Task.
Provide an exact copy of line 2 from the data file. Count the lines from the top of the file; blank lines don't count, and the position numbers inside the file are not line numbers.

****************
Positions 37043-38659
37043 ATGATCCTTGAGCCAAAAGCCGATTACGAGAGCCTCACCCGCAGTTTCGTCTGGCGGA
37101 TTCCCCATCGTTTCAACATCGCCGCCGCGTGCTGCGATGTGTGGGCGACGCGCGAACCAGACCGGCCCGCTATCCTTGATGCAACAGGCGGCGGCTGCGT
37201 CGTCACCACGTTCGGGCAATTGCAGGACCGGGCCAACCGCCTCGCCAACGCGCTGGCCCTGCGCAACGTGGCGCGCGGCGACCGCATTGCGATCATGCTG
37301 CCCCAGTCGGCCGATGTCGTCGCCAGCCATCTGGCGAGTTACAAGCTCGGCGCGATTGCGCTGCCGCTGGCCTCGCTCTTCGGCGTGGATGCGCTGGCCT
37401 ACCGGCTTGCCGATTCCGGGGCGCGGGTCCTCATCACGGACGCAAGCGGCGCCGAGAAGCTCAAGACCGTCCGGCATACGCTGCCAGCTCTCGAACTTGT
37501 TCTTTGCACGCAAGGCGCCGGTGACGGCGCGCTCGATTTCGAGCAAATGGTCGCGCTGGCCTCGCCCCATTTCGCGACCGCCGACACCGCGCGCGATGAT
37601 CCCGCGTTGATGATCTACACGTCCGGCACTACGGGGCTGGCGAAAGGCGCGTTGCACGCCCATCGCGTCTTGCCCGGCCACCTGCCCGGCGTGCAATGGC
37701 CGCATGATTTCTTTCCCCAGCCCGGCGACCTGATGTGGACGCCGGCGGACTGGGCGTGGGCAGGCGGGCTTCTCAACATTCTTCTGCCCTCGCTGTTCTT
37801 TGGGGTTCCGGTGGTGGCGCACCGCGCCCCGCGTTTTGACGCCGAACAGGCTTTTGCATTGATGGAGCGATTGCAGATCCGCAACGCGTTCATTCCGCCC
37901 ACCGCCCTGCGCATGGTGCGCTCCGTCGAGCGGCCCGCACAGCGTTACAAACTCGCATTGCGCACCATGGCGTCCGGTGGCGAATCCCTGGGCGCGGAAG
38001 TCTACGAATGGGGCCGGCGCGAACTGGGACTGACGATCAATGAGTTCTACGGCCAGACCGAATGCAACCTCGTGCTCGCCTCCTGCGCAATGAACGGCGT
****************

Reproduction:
37043 ATGATCCTTGAGCCAAAAGCCGATTACGAGAGCCTCACCCGCAGTTTCGTCTGGCGGA